IN THE JOURNAL | INDONESIA 360
Child marriage and the perpetuation of poverty
January-March 2018
By: Septiani Teberlina Rumapea

The court noted that no minimum marriageable age for girls is stated in Islamic texts. “It is the right of all people to marry when and with whom they want to be married,” the court said. And, it added, there is no guarantee that raising the minimum marriage age would positively affect women’s rights, reproductive health, divorce rates or other social problems. The ruling denied significant medical evidence that early childbearing is detrimental to the health of mothers.

Indonesia’s Ministry of Religious Affairs, which is in charge of marriage registration, says it is impossible for the institution to identify all underage couples through the review of their marriage applications. The ministry processes all documents needed for a marriage application, but says it does not have the capacity to evaluate eligibility. Many underage couples forge their personal data or avoid the process completely by failing to register the marriage. Child marriage may therefore also involve forgery, bribery and possibly corruption.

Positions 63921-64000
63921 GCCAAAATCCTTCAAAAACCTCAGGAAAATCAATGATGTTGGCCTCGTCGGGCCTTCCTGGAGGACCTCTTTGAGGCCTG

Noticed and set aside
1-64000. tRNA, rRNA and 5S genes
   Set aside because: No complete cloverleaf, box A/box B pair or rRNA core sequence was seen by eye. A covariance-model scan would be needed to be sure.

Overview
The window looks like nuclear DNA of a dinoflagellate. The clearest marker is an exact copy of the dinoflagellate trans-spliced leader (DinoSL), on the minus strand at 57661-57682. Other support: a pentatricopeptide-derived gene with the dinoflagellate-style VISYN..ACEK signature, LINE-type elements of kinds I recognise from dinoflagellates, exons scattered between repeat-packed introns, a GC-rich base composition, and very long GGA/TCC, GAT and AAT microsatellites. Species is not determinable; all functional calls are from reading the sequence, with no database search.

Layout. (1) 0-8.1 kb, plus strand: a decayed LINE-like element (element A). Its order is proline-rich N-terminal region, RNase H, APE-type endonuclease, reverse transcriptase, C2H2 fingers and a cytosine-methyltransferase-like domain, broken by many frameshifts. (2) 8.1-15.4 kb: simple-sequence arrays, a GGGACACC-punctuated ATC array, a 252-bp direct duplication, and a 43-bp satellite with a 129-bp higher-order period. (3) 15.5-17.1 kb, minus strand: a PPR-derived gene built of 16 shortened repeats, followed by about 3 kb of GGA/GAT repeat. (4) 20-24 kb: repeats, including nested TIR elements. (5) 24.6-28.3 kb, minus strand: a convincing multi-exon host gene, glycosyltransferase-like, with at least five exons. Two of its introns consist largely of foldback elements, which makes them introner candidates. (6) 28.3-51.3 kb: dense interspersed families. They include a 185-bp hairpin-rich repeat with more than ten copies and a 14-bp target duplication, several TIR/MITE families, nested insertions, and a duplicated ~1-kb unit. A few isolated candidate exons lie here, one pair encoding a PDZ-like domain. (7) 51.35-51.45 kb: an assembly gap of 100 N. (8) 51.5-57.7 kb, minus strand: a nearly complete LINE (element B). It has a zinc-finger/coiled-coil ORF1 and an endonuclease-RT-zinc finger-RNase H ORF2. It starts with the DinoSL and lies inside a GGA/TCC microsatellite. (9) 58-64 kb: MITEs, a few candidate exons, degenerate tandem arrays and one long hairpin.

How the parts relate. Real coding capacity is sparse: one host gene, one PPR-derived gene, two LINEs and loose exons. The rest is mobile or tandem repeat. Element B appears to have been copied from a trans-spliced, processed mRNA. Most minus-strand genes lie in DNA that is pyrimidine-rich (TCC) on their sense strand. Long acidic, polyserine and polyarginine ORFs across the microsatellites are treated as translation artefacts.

Few rights for young women

The main causes of child marriage vary across Indonesian regions and communities, but often center on control of girls’ sexuality and the issue of poverty. Discriminatory gender norms, including traditions that oblige a girl to live with her husband’s family, while a boy remains with and financially supports his parents, contribute to perceptions that daughters are an economic burden while sons are a long-term investment.

Poor access to education is also a contributing factor. When school is too expensive or the commute too difficult, families often pull their girls out or they drop out on their own, and the girls are subsequently much more likely to be married off. Even when girls have easy access to schools, teacher absenteeism and the poor quality of education may cause them and their parents to feel that it is not worth the time or expense, according to a 2016 report by Human Rights Watch, “Ending Child Marriage.”

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